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FutureDRV final conference took place in Potsdam (DE)

On 12 June, 2019, the DEKRA-led, EU-funded educational research project, FutureDRV, hosted a conference, “Getting ready for the future of transport and logistics” at the Kongresshotel in Potsdam. Here, the project team presented the results of nearly three years of research to participants, representing 21 organizations in 6 countries. These presentations led to an exciting discussion of the future of the transport industry and what it means for everyone involved in it.

The conference was also a chance for two of DEKRA’s other educational research projects, MeLoDi and LaSiDig, to show how digital learning solutions can influence this future.

Participants were aware that digitalization and the rise of autonomous vehicles present very real challenges and opportunities for the industry in the coming decades. The accompanying risks for the drivers, such as under-qualification and unemployment, are also risks for society.  

However, the FutureDRV conference concluded that the future can be shaped rather than passively accepted, and that the future of the profession goes hand in hand with the future of learning. If government, industry and the drivers themselves invest in innovative career development, these challenges can be met.

The Future: Challenges and Opportunities.

Claudia Ball, Head of Service Development in the Service Division Training, kicked off the event with a welcome on behalf of the project consortium – DEKRA Akademie GmbH and DEKRA SE in Germany, DEKRA Akademie Kft. in Hungary, 3s research laboratory in Austria, StageIT in Sweden, AFT in France and Transformotion in the UK.  

Claudia also showed where FuturDRV stood in the context of related research projects:

  • ProfDRV, which studied the qualification requirements and vocational training for professional drivers in Europe from 2010-2013, and
  • ICTDRV, which studied how technology influences training within the driving profession
  • FutureDRV, which investigated the future of professional driving from 2016-2019
  • Steer to CareerDRV, which, from 2018-2021 will focus on developing curricula and professional learning programmes to help companies prepare drivers for this future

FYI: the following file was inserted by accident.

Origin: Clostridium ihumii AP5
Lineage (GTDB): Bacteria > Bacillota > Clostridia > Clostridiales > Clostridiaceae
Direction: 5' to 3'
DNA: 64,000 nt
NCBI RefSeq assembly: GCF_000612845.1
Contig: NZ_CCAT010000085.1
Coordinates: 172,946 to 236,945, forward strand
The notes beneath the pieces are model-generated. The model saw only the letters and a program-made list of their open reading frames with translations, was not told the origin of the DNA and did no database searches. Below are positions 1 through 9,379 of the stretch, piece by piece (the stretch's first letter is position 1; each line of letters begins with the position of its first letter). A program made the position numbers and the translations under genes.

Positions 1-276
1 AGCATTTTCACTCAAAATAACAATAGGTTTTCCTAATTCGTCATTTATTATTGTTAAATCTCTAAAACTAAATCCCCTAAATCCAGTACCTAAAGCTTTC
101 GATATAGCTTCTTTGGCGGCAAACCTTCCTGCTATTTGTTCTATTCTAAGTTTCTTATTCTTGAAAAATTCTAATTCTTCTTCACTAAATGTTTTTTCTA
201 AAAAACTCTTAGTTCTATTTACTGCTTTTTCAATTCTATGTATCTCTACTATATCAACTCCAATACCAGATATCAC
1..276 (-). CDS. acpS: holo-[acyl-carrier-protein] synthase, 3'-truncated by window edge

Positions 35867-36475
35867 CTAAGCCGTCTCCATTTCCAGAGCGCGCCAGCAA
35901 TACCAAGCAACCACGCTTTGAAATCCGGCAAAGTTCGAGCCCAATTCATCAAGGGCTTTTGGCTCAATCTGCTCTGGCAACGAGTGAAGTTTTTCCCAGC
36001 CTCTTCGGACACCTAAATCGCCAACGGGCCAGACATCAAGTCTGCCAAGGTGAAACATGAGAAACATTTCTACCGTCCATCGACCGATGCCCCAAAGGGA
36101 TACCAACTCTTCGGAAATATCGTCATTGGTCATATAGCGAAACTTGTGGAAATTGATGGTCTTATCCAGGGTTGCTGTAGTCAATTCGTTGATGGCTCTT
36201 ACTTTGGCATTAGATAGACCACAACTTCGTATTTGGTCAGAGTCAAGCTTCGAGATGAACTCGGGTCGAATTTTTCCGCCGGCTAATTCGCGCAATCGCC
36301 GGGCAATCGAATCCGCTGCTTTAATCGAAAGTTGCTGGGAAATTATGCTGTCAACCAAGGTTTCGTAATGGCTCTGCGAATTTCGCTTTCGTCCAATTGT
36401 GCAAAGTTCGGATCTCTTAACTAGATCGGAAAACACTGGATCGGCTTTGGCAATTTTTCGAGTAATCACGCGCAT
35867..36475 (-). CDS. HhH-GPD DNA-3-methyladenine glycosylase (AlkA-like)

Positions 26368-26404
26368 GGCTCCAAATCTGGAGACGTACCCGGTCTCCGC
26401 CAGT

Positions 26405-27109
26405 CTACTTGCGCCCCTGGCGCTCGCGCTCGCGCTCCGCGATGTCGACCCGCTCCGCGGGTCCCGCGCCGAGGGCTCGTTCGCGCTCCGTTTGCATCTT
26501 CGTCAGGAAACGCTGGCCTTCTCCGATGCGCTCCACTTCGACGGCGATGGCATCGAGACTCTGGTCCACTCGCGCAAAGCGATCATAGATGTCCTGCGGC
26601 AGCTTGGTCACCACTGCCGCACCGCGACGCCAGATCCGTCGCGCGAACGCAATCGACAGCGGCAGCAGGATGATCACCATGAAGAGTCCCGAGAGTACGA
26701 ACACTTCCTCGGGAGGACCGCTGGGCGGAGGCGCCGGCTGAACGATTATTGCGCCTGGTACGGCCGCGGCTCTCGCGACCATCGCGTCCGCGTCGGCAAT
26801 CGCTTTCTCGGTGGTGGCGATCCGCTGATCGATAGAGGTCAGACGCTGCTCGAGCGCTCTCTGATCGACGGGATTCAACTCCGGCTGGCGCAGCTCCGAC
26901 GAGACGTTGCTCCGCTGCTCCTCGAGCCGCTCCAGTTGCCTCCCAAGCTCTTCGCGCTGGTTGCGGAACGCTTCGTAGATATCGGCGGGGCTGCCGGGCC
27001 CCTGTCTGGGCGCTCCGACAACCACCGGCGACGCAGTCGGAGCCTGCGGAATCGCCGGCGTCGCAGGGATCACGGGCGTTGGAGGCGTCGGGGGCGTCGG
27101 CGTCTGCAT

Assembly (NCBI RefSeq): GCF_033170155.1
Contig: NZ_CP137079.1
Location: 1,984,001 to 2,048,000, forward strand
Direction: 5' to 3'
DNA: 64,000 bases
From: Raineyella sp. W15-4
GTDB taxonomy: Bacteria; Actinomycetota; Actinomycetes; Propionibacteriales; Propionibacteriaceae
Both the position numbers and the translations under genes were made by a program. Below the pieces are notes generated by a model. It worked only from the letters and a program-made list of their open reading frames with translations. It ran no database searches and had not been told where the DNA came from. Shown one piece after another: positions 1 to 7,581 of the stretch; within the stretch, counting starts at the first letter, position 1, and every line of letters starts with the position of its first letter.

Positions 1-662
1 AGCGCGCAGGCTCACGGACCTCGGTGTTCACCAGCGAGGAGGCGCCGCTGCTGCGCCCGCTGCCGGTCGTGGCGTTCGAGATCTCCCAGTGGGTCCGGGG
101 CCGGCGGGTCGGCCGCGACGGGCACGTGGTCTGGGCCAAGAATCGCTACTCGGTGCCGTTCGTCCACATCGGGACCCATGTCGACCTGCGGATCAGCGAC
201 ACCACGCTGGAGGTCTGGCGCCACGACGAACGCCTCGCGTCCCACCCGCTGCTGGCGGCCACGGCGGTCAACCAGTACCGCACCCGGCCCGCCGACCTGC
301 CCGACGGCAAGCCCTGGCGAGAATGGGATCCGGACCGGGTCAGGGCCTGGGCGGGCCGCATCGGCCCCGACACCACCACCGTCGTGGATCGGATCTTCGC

Sabine Schwenk from 3s presented the project results, which were developed out of extensive interviews and a Delphi study with experts in the field. The project asked how professional driving will look in 2035. A real possibility is that 2035 will see what is known as “Level Four – High Automation” where autonomous systems are prevalent, but drivers still play a significant role, especially in short distance and last mile delivery. This is illustrated in the videos prepared by the project below:

The view in the future was followed by an overview of technological innovation within transport from Moncef Semichi with AFT in France, covering vehicle to vehicle communication, remote diagnostics, automated driving, value chain integration and platforms connecting supply and demand”. Moncef pointed out that “it’s not because innovations are available that they will be spotted on the road. What is needed is action from the stakeholders: drivers increasing digital skills for new occupations and new competencies, as well as infrastructure and legislation from the state and the operational choices of the industry.”

The challenges that this future could bring were then discussed in a panel moderated by Claudia Ball. The panel included:

  • Matthias Ball of DEKRA SE, Service Division training, himself a former professional driver and driver trainer